Smoke is seen after an suicide bomb explosion in Gombe, February 1, 2015
[REPRESENTATIONAL PICTURE] Photo Description: Smoke is seen after an suicide bomb explosion in Gombe, February 1, 2015Reuters

A suicide bomber girl, all of seven years, blew herself up along with seven others in northeast Nigeria on Sunday. The attack took place in a market area in the city of Potiskum, the commercial capital of the Nigerian state of Yobe. The incident is reportedly the latest in the string of suicide bombings involving children.

The initial death toll was reported to be six but medical sources at a state-run hospital in the area later revised the number to seven, excluding the little girl involved in the suicide mission.

Similar previous attacks in Nigeria have been blamed on Boko Haram although there is no clarity on who was behind the latest one.

AFP quoted a local vigilante leader Baba Lawan as saying that 19 people were injured in Sunday's attack and were taken to hospital.

The bombings come in the run up to the presidential and parliamentary elections to be held on March 28 and are largely understood to pose security challenges in Nigeria.

Sunday's attack coincided with French foreign minister Laurent Fabius's visit to neighbouring Chad, Cameroon and Niger, where he urged Nigeria to fully devote its resources and commit towards fighting Boko Haram militants whose name roughly translates as 'Western education is sin'.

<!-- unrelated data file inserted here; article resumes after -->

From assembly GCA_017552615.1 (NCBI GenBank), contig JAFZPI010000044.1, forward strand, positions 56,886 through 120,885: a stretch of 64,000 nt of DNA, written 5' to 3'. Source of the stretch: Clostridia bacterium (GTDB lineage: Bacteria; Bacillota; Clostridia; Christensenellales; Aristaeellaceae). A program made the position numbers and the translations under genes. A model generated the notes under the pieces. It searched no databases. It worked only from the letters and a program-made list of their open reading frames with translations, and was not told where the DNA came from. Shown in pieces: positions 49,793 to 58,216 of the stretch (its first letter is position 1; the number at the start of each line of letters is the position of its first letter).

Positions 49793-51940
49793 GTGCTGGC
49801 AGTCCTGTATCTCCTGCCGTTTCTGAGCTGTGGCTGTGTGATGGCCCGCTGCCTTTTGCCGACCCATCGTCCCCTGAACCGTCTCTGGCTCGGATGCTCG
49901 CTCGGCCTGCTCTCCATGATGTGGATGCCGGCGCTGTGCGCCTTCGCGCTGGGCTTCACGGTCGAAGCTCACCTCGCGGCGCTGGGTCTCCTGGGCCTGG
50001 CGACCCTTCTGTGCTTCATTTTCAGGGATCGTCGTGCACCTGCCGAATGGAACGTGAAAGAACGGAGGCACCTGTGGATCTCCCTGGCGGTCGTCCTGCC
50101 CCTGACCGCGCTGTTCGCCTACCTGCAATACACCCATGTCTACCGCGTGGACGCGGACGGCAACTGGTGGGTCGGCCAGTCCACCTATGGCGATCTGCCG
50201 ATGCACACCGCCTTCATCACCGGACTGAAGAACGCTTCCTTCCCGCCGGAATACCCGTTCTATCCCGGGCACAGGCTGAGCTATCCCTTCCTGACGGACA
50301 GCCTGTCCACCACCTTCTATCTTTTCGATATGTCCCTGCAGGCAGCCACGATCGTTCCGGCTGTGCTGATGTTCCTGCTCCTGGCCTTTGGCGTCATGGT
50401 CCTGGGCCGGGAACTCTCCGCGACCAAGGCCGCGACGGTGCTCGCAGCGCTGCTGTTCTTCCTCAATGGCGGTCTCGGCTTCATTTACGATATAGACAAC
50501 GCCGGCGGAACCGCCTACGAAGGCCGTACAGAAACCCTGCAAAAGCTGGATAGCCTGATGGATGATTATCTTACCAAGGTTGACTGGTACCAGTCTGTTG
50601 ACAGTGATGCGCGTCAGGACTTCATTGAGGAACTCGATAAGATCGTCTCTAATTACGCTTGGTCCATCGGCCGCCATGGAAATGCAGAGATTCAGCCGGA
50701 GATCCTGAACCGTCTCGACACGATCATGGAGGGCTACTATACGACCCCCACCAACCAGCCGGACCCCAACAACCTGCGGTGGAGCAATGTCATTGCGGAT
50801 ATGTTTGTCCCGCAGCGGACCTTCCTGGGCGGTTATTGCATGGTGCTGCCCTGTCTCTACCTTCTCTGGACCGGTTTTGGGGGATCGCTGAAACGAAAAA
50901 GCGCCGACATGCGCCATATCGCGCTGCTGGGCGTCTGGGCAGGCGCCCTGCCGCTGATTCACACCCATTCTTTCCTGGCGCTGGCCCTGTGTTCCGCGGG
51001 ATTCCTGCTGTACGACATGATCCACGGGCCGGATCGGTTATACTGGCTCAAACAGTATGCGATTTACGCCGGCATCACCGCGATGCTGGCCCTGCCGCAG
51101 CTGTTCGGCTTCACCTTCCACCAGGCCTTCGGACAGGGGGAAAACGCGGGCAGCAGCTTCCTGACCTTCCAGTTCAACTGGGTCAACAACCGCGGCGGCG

The militant group is thought to pose the greatest challenge to President Goodluck Jonathan, who has been in office since 2011, and is engaged in a re-election campaign against ex-military ruler Muhammadu Buhari.

Initially scheduled for 14 February, the election was delayed for six weeks in order to allow the military to secure the country, various reports have noted.

"Probably at the beginning, we, and I mean myself and the team we underrated the capacity of Boko Haram," Johantha told local newspaper ThisDay in an interview published on Sunday.

He however, said that the country's military had acquired more arms and ammunition and that the defeat of the jihadist outfit is imminent.

"...with what is happening now, in the next two weeks, that is three weeks into the six weeks, God willing, Nigerians will be happy with what the military has done in the North-east," he told the paper.